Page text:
The Coming Fiscal Derailment - Why FY 2019 Will Sink The Casino

Worse still, the RUT companies are apparently borrowing money to pay even that miserly 1.35% dividend.

That's right. Net income during the LTM period was slightly under $42 billion or just two-thirds of the RUT's dividend payout. So this also means that America's main street businesses are being valued at a preposterous 107X earnings.

(Click on image to enlarge)

^RUT Chart

These absurd valuations would be troublesome enough if the fiscal and monetary context were stable rather than heading for a thundering dislocation. But there is no other word for a fiscal equation which is unraveling at lightening speed as we head for the onset of FY 2019 next October 1.

Under the CBO's baseline projection of last June, the picture was already bad enough. Federal outlays were projected to rise from $4.0 trillion in the year just ended (FY2017) to $4.38 trillion in FY 2019. Notwithstanding revenue growth of 11% under current law over the two year period, the resulting baseline deficit still computed to nearly $700 billion.

But Trump has already signed into law a defense authorization bill which will raise baseline outlays from $625 billion to $700 billion. And on top of that, the House yesterday approved an $81 billion disaster aid supplemental for the hurricanes and wildfires, which will bring total spending for this year's disasters to a staggering $133 billion.

That's vastly more than the $51 billion spent for Hurricane Sandy or the Katrina outlays of $60 billion. More importantly, the Congressional Republicans are not contemplating any off-setting cuts elsewhere in the Federal budget----a sharp reversal from their traditional insistence to that effect.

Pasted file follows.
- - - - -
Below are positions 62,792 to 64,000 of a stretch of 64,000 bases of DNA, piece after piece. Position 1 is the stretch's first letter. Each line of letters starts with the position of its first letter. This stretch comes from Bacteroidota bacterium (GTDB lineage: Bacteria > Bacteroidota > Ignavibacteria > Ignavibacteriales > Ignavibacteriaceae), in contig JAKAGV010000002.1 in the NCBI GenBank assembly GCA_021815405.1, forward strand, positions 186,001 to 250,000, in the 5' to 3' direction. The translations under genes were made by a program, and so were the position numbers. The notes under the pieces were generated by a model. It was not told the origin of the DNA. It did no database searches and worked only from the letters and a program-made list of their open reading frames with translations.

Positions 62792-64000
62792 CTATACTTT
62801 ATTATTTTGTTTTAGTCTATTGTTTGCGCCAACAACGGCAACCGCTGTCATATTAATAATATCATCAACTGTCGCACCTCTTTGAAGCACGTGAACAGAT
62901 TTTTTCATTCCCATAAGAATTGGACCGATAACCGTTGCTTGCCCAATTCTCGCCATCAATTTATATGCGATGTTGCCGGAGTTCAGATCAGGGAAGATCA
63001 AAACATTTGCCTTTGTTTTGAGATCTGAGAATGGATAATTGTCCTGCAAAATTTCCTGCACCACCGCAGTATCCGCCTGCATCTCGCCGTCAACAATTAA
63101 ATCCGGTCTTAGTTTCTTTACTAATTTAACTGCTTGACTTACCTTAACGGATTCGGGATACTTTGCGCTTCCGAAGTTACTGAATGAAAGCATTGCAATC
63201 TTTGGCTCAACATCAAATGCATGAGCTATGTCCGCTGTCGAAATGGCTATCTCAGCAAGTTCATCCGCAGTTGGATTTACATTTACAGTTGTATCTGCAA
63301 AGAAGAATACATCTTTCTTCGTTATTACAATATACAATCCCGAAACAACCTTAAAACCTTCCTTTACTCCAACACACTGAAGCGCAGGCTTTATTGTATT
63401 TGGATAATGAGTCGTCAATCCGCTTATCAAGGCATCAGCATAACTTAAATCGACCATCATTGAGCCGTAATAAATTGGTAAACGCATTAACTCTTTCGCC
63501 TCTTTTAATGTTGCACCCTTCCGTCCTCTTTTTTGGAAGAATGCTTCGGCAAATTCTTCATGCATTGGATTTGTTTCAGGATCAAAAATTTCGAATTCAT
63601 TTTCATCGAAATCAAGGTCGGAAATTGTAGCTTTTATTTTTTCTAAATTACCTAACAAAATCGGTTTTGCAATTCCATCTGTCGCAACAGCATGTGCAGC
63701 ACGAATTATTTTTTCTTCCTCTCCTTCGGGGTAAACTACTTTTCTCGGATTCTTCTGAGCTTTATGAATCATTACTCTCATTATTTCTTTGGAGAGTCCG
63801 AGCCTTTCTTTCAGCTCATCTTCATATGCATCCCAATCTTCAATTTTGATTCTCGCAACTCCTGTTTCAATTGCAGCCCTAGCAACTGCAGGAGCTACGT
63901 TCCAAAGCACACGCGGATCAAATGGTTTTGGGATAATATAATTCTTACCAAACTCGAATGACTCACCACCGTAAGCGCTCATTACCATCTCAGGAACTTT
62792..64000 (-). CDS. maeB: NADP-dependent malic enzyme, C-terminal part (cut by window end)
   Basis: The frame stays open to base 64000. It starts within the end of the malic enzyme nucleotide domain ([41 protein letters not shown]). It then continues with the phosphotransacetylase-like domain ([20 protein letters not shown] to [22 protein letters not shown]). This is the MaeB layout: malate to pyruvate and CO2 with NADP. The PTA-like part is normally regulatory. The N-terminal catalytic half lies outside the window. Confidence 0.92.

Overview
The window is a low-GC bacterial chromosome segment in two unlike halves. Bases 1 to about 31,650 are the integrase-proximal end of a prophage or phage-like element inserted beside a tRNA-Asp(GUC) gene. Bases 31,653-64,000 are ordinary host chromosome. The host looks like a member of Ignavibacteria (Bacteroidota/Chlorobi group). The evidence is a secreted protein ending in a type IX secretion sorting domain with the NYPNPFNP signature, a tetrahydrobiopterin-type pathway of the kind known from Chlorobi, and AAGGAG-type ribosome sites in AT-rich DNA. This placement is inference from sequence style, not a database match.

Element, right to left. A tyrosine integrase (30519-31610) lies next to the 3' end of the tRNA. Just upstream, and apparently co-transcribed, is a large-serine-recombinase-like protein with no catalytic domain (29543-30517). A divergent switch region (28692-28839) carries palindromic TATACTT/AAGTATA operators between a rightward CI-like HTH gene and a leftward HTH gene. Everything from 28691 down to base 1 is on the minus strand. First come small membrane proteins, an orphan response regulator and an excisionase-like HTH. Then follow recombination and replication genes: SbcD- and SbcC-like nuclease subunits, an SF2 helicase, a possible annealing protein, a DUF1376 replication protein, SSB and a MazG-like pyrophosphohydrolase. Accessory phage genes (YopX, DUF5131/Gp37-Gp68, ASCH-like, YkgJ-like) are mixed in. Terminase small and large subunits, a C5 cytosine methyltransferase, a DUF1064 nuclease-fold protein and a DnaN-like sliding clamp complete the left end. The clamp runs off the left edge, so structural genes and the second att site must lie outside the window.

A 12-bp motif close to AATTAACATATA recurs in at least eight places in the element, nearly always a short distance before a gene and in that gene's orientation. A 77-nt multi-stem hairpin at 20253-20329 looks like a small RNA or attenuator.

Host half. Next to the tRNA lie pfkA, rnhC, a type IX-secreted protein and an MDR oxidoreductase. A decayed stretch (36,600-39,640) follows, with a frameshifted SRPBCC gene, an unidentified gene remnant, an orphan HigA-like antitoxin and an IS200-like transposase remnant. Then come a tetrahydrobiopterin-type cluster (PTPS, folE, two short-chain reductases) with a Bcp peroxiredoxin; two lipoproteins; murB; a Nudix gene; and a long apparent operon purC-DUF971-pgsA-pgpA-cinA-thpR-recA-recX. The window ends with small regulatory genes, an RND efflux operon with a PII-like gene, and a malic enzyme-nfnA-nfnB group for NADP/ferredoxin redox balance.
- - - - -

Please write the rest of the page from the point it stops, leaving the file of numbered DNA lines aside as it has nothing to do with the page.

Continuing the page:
Indeed, the disaster fix is already in and will be attached to the next two-week installment of the FY 2018 continuing resolution (CR).

The fact that the Federal deficit is soaring and was already up by 75% in the year just ended compared to FY 2015 has apparently not registered with the Republican leadership. And that's to say nothing of horrific timing: Upwards of half of the $133 billion of disaster aid will hit in FY 2019 at the exact time that the GOP's front-loaded tax cut ($280 billion) will also arrive with full force.

As Bloomberg noted with respect to the disaster aid bills, fiscal rectitude is not the GOP's flavor of the month. For instance, the "ask" of $61 billion for disaster aid from conservative Texas governor Gregg Abbott is more than has ever been spent on any previous disaster in US history.

Likewise, the Florida GOP is seeking $1.5 billion for damages suffered by the citrus industry when Irma came roaring across the peninsula. That's especially rich because hurricanes are surely a known cost of doing business in Florida, and orange and lemon producers ought to buy insurance or self-insure, not ding taxpayers in Fargo North Dakota.

In any event, as Bloomberg explains below, the GOP's stalwart conservatives from Florida, California and Texas are on the case because this time is apparently different:

The aid likely would be attached to a government spending bill that must be passed this week to keep the government open after Friday. The disaster spending is being pushed forward by Republicans from Texas, Florida and California who threatened to oppose the spending bill if hurricane relief wasn’t included......“The dollar figures I hear are fine," said second-ranking Senate Republican John Cornyn of Texas. "How it’s distributed may need some changes".

House Rules Committee Chairman Pete Sessions of Texas predicted that conservatives will support the bill, despite a lack of offsetting spending cuts, because they understand the urgent need for aid. The Texas port on the Gulf of Mexico, through which military armaments pass, is "still in shambles", he said.

Florida has requested $1.5 billion to help its citrus industry recover from hurricane Irma. Texas Governor Greg Abbott has requested $61 billion in aid for his state, while officials in Puerto Rico have sought $94 billion.

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